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How to avoid being scammed by malicious ads



Tele-scams take a new toll

Microsoft will never call you to let you know that your computer is infected. Most of you know that you need to make such a call. Just like the IRS will never call to tell you that you have to repay taxes that can only be paid with iTunes Gift Cards (no joke – that was a real cheat call). But the criminals are still eager to find new ways to separate you from your money. The latest craze is malvertising or malicious advertising.

Everyone has seen advertisements on news sites and hidden Facebook on the side of the screen, sometimes alarmingly focused on some of the things you've recently visited on the Internet. Well, if you do not know, these ads are not actually served by the website you visit, but they are moved to the advertised area by ad services that the owner of the site subscribes to. These are massive services with millions of advertisers who want to sell their goods to the public of these often famous places.

However, very carefully designed advertisements are sent to these advertising services and they can take over your computer, whether you have a PC or a MAC. We have seen some very clever engineering with some of these. They will often claim to be from Microsoft or Apple. You can fill the entire screen and give you no title bar where you can close the window. Some of them will play a very loud and annoying alarm sound to really scare you. The crooks are not just kidding you, but also the advertising services they publish. This is because the ad looks completely normal to the systems that accept it. However, the image contains special code that causes your Internet browser to open a new tab and navigate to a landing page that displays the malicious ad.

Do not be fooled!

That's her point. They use a very old confidence swindle and social engineering to make them react without thinking. Since the number is toll free, people think it's legitimate and call. Of course, the criminal on the other end will confirm that you are terribly infected and need immediate access to your computer to prevent your files from being destroyed. They then show you a series of fake screenshots of things they found on your computer and ask for payment. We've seen that these agencies pay for the removal of these fake infections between $ 60 and $ 400. Some of them charge you a service every month that they just can not afford. As long as you think they are legitimate and do nothing, they will lose their money.

How to save yourself

This is how the a typical technical support answer always works. Restart. Since this is not really an infection, the reboot will close any open objects on your computer and get you back to work. However, this may be destructive to unsaved work that may be open in the background in another application. In this case, use Task Manager (CTRL + SHIFT + ESC for Windows, CMD + OPT + ESC for Mac) to select and exit your Internet browser (Chrome, FireFox, Internet Explorer, Safari, etc.).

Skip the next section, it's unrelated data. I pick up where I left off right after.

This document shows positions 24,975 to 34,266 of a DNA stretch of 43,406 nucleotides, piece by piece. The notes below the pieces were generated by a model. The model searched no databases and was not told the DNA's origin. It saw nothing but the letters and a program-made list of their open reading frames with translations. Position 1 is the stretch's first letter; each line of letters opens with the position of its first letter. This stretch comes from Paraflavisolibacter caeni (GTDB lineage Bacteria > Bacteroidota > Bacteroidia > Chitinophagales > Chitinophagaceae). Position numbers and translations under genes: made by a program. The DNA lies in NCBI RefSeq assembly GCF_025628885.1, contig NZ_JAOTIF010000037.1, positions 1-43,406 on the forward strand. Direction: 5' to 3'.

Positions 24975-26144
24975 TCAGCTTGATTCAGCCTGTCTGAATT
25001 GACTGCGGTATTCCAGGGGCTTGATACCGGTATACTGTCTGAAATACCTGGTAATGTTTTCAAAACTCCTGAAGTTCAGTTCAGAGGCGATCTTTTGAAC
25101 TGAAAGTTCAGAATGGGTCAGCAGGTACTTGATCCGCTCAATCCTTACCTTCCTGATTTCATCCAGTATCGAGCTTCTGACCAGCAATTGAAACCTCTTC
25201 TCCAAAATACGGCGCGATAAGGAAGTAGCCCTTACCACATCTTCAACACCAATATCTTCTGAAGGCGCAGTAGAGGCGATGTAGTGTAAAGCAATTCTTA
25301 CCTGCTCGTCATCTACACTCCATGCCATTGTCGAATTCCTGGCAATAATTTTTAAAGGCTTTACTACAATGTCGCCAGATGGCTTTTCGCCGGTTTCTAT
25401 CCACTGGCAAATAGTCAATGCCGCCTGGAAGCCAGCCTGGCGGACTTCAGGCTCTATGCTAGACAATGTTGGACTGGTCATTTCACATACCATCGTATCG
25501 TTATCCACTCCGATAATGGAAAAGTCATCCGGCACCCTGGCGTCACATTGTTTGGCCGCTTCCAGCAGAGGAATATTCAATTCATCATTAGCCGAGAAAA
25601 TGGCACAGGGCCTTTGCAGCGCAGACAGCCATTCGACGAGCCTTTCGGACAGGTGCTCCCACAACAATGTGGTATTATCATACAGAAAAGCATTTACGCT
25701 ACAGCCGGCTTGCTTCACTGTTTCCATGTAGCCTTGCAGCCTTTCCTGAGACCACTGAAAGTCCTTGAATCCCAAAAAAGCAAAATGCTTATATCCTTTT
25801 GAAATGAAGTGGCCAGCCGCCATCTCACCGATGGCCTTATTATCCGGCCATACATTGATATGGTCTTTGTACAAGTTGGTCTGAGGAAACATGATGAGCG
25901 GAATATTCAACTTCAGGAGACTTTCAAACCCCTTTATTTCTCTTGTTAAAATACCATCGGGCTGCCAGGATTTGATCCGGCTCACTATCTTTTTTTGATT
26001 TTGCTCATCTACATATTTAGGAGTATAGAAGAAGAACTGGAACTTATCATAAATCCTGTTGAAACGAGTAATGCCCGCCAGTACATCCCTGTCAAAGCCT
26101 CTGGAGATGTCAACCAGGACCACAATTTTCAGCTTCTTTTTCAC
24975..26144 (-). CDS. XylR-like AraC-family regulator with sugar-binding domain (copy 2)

Prevention [19659010] Keep your computer up-to-date. These attacks take advantage of the fact that you are annoyed by the prompts to update your computer (OS, Java, Flash, Reader, etc.) and are more familiar with the benefits Exploit security holes on your system. Our Guardian Managed Service subscribers automatically update their systems on a weekly basis and are rarely disturbed by updates on their computers.
  • Have a decent antivirus solution and know what it looks like when you warn against malicious activity on your computer. Regardless of the service plan, all our customers have the opportunity to have free, professional antivirus software for their computers – and we take all the warnings for you!
  • Network-wide security or threat management on the Internet router. Customers who need more thorough network security and block malicious software before they reach the desktop have the option for software and devices that offer more control over Internet content and blocking malicious attacks.
  • Install Adblock Plus. This free product (donations accepted) is loaded directly into your browser and not only prevents this type of malicious attacks, but also many annoying ads. Please note that some websites are aware of software such as this and refuse to display content until you disable it.
  • Spread the word. As computers become more secure, social engineering scams are on the rise. People have always been the weakest link in computer security. Share information like this with your friends. As you work, be aware that there is a well-defined computer policy that includes incident reports to your boss when something unusual happens to your computer. Staff should be regularly trained and screened for computer and internet security. There are dozens of excellent resources available. We can also help you with the training of your employees!
  • If you have questions about your computers, networks, servers, or security, we'll be happy to help. Do not hesitate to email us or call us!


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